Key figures in global battle against illegal arms trade lost in Air France crash
ARGENTINA: Argentine campaigner Pablo Dreyfus and Swiss colleague Ronald Dreyer battled South American arms and drug traffickingFrom Andrew McLeod
AMID THE media frenzy and speculation over the disappearance of Air France’s ill-fated Flight 447, the loss of two of the world’s most prominent figures in the war on the illegal arms trade and international drug trafficking has been virtually overlooked.
Pablo Dreyfus, a 39-year-old Argentine who was travelling with his wife Ana Carolina Rodrigues aboard the doomed flight from Rio de Janeiro to Paris, had worked tirelessly with the Brazilian authorities to stem the flow of arms and ammunition that for years has fuelled the bloody turf wars waged by drug gangs in Rio’s sprawling favelas.
Also travelling with Dreyfus on the doomed flight was his friend and colleague Ronald Dreyer, a Swiss diplomat and co-ordinator of the Geneva Declaration on Armed Violence who had worked with UN missions in El Salvador, Mozambique, Azerbaijan, Kosovo and Angola. Both men were consultants at the Small Arms Survey, an independent think tank based at Geneva’s Graduate Institute of International Studies. The Survey said on its website that Dryer had helped mobilise the support of more than 100 countries to the cause of disarmament and development.
Buenos Aires-born Dreyfus had been living in Rio since 2002, where he and his sociologist wife worked with the Brazilian NGO Viva Rio.
“Pablo will be remembered as a gentle and sensitive man with an upbeat sense of humour,” said the Small Arms Survey. “He displayed an intellectual curiosity and a determined work ethic that excited and enthused all who worked with him.”
According to the International Action Network on Small Arms Control (IANSA), Dreyfus’s work was instrumental in the introduction of landmark small arms legislation in Brazil in 2003. Under this legislation, an online link was created between army and police databases listing production, imports and exports of arms and ammunition in Brazil.
Dreyfus was an advocate of the stringent labelling of ammunition by weapons firms, arguing that by clearly identifying ammunition not only by its producer but also its purchaser, the likelihood of weapons being sourced by criminals from corrupt police or armed forces personnel is greatly reduced.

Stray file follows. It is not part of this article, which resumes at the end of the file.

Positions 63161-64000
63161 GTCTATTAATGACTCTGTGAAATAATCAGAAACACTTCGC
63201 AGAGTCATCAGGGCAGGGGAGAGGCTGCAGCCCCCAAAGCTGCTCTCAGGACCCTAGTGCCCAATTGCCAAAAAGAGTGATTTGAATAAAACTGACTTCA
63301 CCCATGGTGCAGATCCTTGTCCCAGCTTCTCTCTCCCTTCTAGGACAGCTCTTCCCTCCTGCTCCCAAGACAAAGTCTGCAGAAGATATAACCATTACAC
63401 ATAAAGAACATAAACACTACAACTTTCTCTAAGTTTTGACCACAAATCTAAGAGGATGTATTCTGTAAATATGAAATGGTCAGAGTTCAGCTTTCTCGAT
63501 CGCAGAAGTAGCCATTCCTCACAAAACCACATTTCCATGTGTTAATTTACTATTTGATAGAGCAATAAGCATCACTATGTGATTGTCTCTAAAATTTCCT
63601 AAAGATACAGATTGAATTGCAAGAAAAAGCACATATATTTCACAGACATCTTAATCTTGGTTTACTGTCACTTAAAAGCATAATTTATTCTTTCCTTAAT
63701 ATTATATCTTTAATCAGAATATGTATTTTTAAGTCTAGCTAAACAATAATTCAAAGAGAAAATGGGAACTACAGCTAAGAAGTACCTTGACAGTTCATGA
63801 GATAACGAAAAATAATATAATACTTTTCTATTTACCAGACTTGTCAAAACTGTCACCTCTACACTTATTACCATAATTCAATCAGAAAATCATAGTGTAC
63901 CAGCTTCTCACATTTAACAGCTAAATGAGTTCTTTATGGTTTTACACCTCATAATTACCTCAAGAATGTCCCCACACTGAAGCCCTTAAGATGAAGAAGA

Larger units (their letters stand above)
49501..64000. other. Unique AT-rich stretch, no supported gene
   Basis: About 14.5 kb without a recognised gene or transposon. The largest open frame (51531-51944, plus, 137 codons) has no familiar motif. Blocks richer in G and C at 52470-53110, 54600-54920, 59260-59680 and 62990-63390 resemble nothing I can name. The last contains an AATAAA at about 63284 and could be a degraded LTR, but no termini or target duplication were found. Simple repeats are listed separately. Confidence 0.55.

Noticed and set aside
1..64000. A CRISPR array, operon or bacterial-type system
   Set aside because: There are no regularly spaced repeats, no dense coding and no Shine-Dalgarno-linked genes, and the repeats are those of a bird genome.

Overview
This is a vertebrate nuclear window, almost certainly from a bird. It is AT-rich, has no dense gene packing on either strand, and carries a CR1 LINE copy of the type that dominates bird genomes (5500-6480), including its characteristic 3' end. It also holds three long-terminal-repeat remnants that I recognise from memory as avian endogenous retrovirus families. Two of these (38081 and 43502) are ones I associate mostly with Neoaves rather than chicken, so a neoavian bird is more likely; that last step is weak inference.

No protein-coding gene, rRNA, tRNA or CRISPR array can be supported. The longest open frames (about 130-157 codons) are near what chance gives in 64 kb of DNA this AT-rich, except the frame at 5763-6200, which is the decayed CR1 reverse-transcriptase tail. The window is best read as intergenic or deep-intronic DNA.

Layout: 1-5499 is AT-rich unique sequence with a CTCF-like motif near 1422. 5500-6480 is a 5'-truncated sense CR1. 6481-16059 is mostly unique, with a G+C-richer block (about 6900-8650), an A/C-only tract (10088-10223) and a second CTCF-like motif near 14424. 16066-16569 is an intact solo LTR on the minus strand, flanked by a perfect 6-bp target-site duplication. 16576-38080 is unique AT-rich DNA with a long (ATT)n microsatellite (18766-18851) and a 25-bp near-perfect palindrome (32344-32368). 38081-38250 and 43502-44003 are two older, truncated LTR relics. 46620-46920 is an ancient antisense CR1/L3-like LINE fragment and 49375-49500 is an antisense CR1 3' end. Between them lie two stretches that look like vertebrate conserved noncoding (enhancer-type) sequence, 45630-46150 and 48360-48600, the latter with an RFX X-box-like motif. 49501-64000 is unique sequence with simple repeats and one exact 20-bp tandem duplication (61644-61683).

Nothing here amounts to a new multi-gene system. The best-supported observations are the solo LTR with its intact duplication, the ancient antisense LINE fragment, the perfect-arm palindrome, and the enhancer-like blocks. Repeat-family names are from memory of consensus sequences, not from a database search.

Though a Brazilian referendum on the right to bear arms was rejected in 2005, Viva Rio says the campaign should be considered a success because half a million weapons were voluntarily handed in to the authorities. Anti-gun activists put the referendum defeat down to fears criminals would circumvent the law and continue to gain access to small arms the usual way – through Paraguay and other bordering countries. This was not an irrational fear: until 2004, when Paraguay bowed to Brazilian pressure, even foreign tourists were allowed to purchase small arms simply by presenting a photocopy of their identity card. Dreyfus knew that many of the weapons from the so-called tri-border area between Brazil, Paraguay and Argentina were reaching Rio drug gangs.
When unidentified gunmen made off with a stash of hand grenades from an Argentine military garrison in 2006, Dreyfus deplored what he said was lax security at military depots across the world. “If a supermarket can keep control of the amount of peas it has in stock, surely a military organisation could and should be able to do the same with equal if not greater efficiency with its weapons,” he said. “The key words are logisitics, control, security.”
When Rio agents smashed a cell of drug traffickers who had sourced their weapons from the tri-border area, Dreyfus noted its leaders were prominent businessmen living in apartments in the plush Rio suburbs of Ipanema and São Corrado, “not in the favelas”.
In a recent report posted on the Brazilian website Comunidade Segura (Safe Community), Dreyfus noted that the Brazilian arms firm CBC (Companhia Brasileira de Cartuchos) had become one of the world’s biggest ammunition producers by purchasing Germany’s Metallwerk Elisenhutte Nassau (MEN) in 2007, and Sellier & Bellot (S&B) of the Czech Republic in March. This would not be particularly noteworthy but for the fact that CBC’s exports had tapered off in recent years due to legislation restricting exports to Paraguay, arms that often found their way back into Brazil and on to the Rio drug gangs – the “boomerang effect”, as Dreyfus called it. “The commercial export of weapons and ammunition from Brazil to the bordering countries stopped in 2001,” wrote Dreyfus. “CBC lost commercial markets in Latin America, but Brazil won in public security.”
However, manufacturers from other countries had moved in to fill the void, and before its purchase by CBC, S&B was already “one of the marks most currently apprehended” by Brazilian police. Dreyfus said that, in view of the fact the Czech Republic was bound by the EU Code of Conduct on weapons exports – which states that EU countries must “evaluate the existence of the risk that the armament can be diverted to undesirable final destinations”, CBC should “consider the risk that some of these exports end up, via diversions, feeding violence in Brazil”.
Though his focus was on Latin America, Dreyfus also advised the government of Mozambique and at the time of his death was preparing to do the same for the government of Angola, where stockpiles of weapons left over from the civil war continue to pose a security problem.
Dreyfus and Dreyer were on their way to Geneva to present the latest edition of the Small Arms Survey handbook, of which Dreyfus was a joint editor. It was to have been their latest step in their relentless fight against evil.